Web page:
An additional explanation is fitness-related. Capture data indicate that female scalloped hammerhead sharks migrate offshore at a smaller size than males. Females in the size range of 74 to 125 cm were captured at a median depth of 50 m, whereas males with same size range were caught at a median depth of 25 m [13]. When the female shark in this study was tagged she had a size of 95 cm TL and remained in shallow waters above 50 m depth from January to August (Figure  2A). Ten months later, when the female was recaptured, she had a size of 123 cm TL. This size corresponds to a 4-year-old female [26]. Between the ages of 3 to 4 years, females grow at a more rapid rate than males in the Atlantic off the coast of North Carolina [27]. Similarly, an average female at an age of 4 years has a TL of 119 cm, 6 cm larger than a male of the same age, even larger than a male of 5 years, in the Gulf of California [13]. Thus, an offshore movement of females results in a growth differential [13]. It is possible, then, that the juvenile females are trying to get offshore as quickly as possible to jockey for position, assert dominance in the schools, and establish social rank. In a comparative study of teleost and elasmobranch schooling behavior, Klimley [14] observed that scalloped hammerhead shark schools are comprised predominantly of females with larger individuals aggressively vying for central positions within the school. Schools of hammerheads at offshore seamounts and islands in the Gulf of California studied during late 1970’s and early 1980’s were composed of juveniles as well as larger individuals of both sexes [14]. This was evident from a frequency distribution of individual sharks measured using stereo-photography, where only females existed in the 113, 128, and 143 cm TL size classes [28].

Moreover, this offshore movement of female scalloped hammerhead sharks at an earlier age than males results in different diets between them. As might be expected from their early offshore movement, according to Klimley [13], females less than 160 cm TL fed on a higher percentage of pelagic prey than did males of similar sizes. Mesopelagic prey formed 27.5% of the female total Index of Relative Importance (IRI) and epipelagic prey formed only 5.5% of the female IRI, and only 18.1% and 3.6% of the male total IRI, respectively. Furthermore, the diet of the females consisted of only 15.1% benthic prey in comparison to 40.9% benthic prey of the IRI of male sharks. Scalloped hammerhead shark pups have high metabolic rates and frequently feed on prey of low caloric value while in nursery grounds. Thus, they require higher ration levels to fulfill their energetic needs. Those sharks that do not become successful in learning how to catch prey quickly may starve as the result of their high energetic requirements [29], which would partially explain the early fledging of this juvenile female to offshore waters for richer food.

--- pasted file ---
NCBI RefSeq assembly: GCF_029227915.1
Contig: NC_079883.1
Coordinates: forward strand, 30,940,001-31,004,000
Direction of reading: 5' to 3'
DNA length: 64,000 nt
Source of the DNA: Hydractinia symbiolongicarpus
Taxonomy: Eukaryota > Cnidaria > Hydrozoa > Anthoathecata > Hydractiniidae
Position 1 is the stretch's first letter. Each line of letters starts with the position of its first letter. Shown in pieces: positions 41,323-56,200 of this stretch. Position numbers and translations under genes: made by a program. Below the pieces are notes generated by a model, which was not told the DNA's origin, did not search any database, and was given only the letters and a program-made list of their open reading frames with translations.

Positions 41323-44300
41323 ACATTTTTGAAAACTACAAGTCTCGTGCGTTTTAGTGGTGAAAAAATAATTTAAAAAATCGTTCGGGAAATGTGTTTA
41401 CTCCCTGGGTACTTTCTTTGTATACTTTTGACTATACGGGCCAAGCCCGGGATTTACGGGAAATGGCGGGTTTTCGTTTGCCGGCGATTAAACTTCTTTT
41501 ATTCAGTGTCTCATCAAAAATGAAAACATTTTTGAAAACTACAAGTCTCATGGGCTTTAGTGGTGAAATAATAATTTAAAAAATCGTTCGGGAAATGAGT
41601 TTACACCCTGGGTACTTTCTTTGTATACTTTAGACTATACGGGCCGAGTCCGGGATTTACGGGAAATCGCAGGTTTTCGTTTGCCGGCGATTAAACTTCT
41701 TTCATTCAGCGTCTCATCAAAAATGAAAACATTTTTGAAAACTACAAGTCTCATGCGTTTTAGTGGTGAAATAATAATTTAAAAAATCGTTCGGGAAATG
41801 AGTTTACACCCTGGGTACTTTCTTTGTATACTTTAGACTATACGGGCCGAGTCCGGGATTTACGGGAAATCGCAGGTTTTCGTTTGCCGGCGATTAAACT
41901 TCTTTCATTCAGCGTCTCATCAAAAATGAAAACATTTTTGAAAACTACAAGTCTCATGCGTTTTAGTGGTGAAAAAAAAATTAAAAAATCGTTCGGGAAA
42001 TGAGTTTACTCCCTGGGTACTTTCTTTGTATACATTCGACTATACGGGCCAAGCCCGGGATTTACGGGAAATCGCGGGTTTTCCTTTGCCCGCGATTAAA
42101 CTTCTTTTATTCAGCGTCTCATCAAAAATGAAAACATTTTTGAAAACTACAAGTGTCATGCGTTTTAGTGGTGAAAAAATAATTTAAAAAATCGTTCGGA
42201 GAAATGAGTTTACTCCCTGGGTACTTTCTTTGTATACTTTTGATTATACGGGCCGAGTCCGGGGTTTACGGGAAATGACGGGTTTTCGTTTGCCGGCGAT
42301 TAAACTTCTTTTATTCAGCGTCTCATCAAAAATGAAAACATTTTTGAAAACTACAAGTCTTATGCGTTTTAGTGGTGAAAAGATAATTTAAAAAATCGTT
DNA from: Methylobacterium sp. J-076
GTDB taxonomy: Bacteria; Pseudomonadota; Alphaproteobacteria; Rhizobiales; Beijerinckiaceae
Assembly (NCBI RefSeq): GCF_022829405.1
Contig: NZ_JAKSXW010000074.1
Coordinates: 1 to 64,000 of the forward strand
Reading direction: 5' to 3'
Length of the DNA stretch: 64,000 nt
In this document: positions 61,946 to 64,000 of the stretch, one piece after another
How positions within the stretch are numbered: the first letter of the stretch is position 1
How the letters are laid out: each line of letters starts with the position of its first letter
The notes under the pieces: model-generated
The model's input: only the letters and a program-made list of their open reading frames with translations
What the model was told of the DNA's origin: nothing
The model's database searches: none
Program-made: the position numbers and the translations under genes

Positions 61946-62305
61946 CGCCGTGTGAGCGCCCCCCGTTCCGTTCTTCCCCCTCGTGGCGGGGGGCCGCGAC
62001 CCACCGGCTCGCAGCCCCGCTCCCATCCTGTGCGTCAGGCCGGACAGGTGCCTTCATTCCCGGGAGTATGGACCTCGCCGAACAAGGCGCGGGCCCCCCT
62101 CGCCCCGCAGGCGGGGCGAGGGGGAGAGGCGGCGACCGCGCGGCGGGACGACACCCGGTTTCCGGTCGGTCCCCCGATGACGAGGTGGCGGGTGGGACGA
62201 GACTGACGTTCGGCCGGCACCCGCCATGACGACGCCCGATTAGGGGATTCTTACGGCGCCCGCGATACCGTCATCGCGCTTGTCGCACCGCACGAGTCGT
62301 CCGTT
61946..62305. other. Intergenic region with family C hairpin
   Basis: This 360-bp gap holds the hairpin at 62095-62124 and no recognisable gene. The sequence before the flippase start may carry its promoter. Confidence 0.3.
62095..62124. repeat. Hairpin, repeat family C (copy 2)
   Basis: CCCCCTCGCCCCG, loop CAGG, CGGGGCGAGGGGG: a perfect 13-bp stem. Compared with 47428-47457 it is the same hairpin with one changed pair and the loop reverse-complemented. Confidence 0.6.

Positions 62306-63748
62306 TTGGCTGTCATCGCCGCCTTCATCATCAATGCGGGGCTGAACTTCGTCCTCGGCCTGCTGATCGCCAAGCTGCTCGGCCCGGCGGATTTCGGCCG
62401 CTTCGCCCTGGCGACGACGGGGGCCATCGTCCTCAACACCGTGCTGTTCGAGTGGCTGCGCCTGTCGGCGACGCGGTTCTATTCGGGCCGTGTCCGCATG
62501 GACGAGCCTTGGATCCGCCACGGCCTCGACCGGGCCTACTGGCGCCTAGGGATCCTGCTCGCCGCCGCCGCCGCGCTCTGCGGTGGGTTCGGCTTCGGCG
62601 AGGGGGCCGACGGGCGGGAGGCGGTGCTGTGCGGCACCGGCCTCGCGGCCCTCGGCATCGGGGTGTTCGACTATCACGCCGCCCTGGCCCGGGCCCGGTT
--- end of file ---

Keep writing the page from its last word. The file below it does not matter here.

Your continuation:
The recorded depths of the female hammerhead during a single day in October 2007, showed swimming depths above 50 m during the day and 120 to 250 m during the night (see Figure  3B), possibly indicating a diel change of lifestyle, from refuging in large schools at seamounts during the day to venturing into deep water to feed at nighttime [30]. And, vertical movements of the hammerhead during all months represent a seasonal shift of lifestyle after August 2007, from shallow to deeper waters (see Figure  4). The mass of the stomachs of female sharks larger than 100 cm TL and smaller than 160 cm TL exceed those of males of the same size [13], likely representing greater foraging success for females as they make diel migrations into the deep waters surrounding the seamounts to feed on pelagic fishes and squid [31]. A possible adaptive advantage from this early offshore migration of females is increased growth despite greater exposure to risk of predation. Increased body size would not only provide more body cavity space for the female’s ova or embryos, but also more muscle and a larger liver for energy storage, later to be allocated to reproduction [13]. Supporting the assertion that greater growth increases reproductive success in females and not males is continued growth of the former upon reaching maturity and absence of such growth in the latter [13]. Hence, smaller female sharks trade-off the risks of an open ocean migration at an early age for the opportunity to get big quick and increase their reproductive potential.

The presence of neonates, gravid females, and small juveniles of scalloped hammerhead sharks in LPB and in the southeastern coast of the Gulf of California, indicates that these areas are used as a nursery for this species [16, 17]. In addition, the presence of male and female adult hammerheads during the summer in seamounts in the southwestern Gulf of California [16], in the mid-riff islands, and southeastern Gulf [17], suggests that these places are important as mating aggregation sites for the scalloped hammerhead shark.